The parable before us is directed at a very specific audience, an audience composed of individuals who trust in their own righteous acts while despising others who lack similar acts of righteousness. This audience should not include New Testament believers because born again Christians trust in a righteousness that is not their own —the righteousness of the Lord Jesus Christ.
While believers do not trust in their own righteousness, believers often fail to separate the sinner from his transgressions and fail to see ourselves as God sees us. The Holy Spirit would have us know and understand that we cannot be justified as was the publican unless we first repent of the Pharisee in ourselves.
Consider verse 10. Both the Pharisee and the publican went into the temple to pray. One need not enter into a house of worship to pray. Believers are called to be in prayer at all times. While God is everywhere, distractions that cause one to look away from God are also everywhere. A house of worship provides an atmosphere where one can call out to God free from worldly interferences. Both the Pharisee and the publican entered into the temple (symbolic of coming before God) for the same purpose —to pray.
The manner in which they prayed, however, was far different. The Pharisee thanked God that he was different from sinful men. The publican acknowledged that he was a sinner and called out to God for mercy. Both prayers express the manner in which the two saw themselves. The Pharisee saw himself as righteous. The publican saw himself as a sinner. The Pharisee viewed himself to be justified by his works. The publican knew that he could not be justified by his works. The attitude in which the prayers were offered up are miles apart. One assumed himself to be justified and the other did not.
Jesus makes it known that God does not see things as men see things. God judged the heart of the Pharisee and found it puffed up. God judged the heart of the publican and found it to be humble.
God’s finding and the Pharisee’s finding are in conflict in regard to the publican. The Pharisee looked upon the publican and saw one filled with extortion, unjustness, and adultery. God looked upon the publican and saw one filled with repentance. God saw that which the Pharisee did not see because God separates the sin from the sinner. God is a merciful and forgiving God. God’s qualities of mercy and forgiveness were not present in the Pharisee.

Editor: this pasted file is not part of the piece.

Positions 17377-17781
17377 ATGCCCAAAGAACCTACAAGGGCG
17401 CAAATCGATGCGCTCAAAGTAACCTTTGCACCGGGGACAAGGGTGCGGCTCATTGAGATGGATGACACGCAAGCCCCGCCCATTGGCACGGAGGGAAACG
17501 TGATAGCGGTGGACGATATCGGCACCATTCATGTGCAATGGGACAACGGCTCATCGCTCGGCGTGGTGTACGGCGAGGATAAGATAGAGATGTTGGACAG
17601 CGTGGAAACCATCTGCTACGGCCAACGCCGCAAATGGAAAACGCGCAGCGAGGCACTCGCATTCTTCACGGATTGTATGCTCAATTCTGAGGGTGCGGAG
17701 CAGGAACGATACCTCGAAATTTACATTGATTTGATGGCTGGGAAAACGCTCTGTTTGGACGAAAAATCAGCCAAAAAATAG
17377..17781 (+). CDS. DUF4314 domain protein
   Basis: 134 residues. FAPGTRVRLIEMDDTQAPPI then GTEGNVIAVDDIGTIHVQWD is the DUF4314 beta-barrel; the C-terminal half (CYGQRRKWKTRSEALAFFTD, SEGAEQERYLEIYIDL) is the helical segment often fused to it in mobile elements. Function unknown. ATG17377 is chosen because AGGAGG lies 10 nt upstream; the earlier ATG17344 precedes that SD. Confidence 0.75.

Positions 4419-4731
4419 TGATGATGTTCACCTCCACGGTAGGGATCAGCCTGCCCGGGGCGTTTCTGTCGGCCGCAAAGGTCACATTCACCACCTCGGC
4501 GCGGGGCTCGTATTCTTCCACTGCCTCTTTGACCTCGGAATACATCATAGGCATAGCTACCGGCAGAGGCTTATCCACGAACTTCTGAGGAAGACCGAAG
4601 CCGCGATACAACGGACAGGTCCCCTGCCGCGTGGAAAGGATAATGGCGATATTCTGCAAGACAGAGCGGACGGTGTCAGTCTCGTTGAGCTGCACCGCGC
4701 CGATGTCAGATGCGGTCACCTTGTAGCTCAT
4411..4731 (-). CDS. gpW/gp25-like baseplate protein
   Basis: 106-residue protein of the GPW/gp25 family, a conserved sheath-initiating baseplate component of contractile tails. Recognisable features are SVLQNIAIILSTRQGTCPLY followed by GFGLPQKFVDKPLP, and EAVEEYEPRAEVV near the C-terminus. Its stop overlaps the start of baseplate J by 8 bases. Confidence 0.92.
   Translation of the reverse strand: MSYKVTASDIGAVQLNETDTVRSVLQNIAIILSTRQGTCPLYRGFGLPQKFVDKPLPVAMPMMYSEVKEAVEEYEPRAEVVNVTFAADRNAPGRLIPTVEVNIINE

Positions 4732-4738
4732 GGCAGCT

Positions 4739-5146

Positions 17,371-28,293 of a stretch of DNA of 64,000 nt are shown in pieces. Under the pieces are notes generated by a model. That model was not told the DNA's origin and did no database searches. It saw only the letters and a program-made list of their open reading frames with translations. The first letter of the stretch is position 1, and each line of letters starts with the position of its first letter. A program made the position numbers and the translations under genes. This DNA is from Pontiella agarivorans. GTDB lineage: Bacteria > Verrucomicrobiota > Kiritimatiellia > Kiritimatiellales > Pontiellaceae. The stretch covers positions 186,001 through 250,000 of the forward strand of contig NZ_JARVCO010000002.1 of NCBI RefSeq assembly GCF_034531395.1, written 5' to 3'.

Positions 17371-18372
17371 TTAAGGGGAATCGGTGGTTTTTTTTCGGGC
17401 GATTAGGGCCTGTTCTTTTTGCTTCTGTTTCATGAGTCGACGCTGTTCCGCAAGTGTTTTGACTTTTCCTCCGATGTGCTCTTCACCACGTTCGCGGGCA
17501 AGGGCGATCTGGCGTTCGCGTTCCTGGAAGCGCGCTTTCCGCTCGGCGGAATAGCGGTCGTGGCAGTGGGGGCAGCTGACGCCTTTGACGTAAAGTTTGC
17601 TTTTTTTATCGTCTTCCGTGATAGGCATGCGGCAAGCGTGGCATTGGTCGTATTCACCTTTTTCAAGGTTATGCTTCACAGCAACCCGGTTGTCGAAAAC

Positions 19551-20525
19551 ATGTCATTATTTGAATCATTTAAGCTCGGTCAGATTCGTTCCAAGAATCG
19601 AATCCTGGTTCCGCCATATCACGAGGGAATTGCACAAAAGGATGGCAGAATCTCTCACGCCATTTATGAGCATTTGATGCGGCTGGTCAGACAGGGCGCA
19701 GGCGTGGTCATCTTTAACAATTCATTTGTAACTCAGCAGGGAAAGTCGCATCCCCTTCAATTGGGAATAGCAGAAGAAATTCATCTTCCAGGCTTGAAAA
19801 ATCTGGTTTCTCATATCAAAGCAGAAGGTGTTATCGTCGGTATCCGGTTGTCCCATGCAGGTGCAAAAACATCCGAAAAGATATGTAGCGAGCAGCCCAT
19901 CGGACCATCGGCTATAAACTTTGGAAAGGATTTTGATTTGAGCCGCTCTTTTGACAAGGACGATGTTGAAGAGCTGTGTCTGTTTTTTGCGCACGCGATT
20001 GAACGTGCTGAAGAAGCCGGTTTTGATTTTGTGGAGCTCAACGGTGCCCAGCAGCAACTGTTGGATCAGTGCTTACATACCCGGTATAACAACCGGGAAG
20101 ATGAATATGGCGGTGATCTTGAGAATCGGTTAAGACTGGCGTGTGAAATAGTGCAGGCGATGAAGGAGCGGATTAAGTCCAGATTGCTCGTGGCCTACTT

The Pharisee was of a mind far different than God. Believers are called to be of the mind of Christ, but often manifest the mind of the Pharisee. We see the mind of God in Jesus and in His teaching. In Luke 6:37, the Lord said: “Judge not, and ye shall not be judged: condemn not, and ye shall not be condemned: forgive, and ye shall be forgiven.” The Pharisee most certainly judged and condemned the publican. There is nothing in the Pharisee’s prayer which would suggest that he possessed a forgiving heart. The Pharisee’s words betray his heart. The Pharisee offered a prayer of thanks that lacked thankfulness to God. He thanked God that he was not as other men; he thanked God that he was better than other men. The Pharisee thanked God in error. God did not see him different from other men in the way that the Pharisee saw himself.
The Pharisee possessed a desire which caused him to fast twice a week and to give tithes of all that he possessed. Fasting and tithing can be prompted by one’s love of God and desire to obey His commands. The Pharisee’s fasting and tithing, however, appears to be an attempt to place points upon a scoreboard of righteousness. God does keep a scorecard but He does not give points of righteousness for fasting and tithing. God counts faith for righteousness. The Pharisee’s faith was in what he had done.
God saw the publican as justified. What did the publican do to be justified? He had no works and he knew it. The publican shamefully looked to the ground and poured out his heart to God. The publican prayer, “God be merciful to me a sinner”, was heard. The publican called out to God in faith, believing that God could remedy his miserable condition.
Again, what did the publican do? He placed his total trust in God. The Pharisee did not distrust God. The Pharisee’s trust, however, was not totally in God.
James, the author of the epistle of James, identified himself as a servant of God and the Lord Jesus Christ. It is James, the servant, who declared: “I will show thee my faith by my works.” The works of the servant reveal the faith of the servant.
In verse 14, Jesus stated “. . . for every one that exalteth himself shall be abased; and he that humbleth himself shall be exalted.” May the faith of the servant be seen in us.